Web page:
Guardians of Democracy: Back to Basics
That's where the concept of Guardian Policing comes in. In a sense, it's a return to those original Peelian Principles. The idea is to teach officers to view themselves not as soldiers in a war on crime but as guardians appointed to protect and uphold rights. To some, it may be a difference without distinction. In practice, though, it means smarter police officers who demonstrate a strength of mind, will, and character first, and brawn or force second -- and only then when absolutely necessary.
Championed by the Blue Courage: the Heart and Mind of the Guardian organization and law enforcement leaders like former King County Sheriff Sue Rahr, Executive Director of the Washington State Criminal Justice Training Commission, the guardian concept teaches recruits to employ critical thinking, empathy, and common sense in their interactions with everyday citizens and suspected criminals alike. The training concept has been implemented in the states of Washington and Arizona so far, and while the results have yet to be seen, the hopes are high.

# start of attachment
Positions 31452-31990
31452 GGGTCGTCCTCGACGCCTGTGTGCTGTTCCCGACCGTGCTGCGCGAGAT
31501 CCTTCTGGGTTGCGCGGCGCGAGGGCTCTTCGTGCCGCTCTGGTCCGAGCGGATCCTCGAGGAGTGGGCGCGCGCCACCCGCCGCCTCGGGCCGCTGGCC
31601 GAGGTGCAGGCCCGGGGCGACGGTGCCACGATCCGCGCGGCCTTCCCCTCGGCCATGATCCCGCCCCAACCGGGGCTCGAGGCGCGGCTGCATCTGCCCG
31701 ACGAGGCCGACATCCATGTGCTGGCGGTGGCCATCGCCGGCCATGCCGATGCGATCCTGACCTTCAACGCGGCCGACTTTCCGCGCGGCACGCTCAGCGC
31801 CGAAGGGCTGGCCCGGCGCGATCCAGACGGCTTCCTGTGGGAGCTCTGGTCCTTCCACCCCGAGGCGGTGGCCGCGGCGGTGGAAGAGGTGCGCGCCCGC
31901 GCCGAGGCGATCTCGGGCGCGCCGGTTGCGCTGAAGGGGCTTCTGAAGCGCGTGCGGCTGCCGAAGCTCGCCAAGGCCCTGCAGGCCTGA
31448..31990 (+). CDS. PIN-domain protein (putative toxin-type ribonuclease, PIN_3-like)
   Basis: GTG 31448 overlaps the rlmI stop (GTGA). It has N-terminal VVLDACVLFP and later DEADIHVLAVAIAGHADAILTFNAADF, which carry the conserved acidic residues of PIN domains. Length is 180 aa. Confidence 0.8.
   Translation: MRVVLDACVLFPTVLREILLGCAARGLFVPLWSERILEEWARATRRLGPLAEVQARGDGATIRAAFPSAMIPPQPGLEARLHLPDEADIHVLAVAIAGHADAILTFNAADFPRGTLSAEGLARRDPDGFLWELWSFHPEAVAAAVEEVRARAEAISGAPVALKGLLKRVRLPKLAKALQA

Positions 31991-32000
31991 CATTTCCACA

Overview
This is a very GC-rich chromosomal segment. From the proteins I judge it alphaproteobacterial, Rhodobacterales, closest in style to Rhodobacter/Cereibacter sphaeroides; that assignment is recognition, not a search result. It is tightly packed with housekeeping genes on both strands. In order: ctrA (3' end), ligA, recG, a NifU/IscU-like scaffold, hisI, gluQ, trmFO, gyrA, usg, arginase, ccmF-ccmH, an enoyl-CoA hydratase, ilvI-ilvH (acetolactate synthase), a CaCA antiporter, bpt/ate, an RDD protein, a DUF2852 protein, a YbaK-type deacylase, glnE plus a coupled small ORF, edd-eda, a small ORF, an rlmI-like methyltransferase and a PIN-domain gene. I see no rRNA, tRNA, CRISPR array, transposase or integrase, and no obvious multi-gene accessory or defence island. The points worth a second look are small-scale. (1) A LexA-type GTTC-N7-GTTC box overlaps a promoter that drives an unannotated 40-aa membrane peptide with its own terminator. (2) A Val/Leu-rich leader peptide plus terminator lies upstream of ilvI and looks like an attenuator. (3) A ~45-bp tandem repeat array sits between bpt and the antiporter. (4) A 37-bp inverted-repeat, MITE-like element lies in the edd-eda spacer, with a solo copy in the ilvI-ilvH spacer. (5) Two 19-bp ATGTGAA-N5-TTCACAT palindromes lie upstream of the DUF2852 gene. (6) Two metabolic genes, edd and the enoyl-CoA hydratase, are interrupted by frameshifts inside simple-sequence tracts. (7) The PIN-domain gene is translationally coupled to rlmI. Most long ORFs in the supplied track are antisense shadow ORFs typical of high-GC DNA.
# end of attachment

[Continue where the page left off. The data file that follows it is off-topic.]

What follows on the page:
High Hopes for the Future of Policing
Those hopes are that if officers view themselves as guardians and protectors of the people - all people - and their rights, they will treat each and every person they encounter with respect and dignity. In turn, when people - even criminals - feel they are treated respectfully and fairly, given a chance to express themselves and interact peacefully with the officers, then officer complaints, uses of force, and injuries to both officers and subjects will decrease.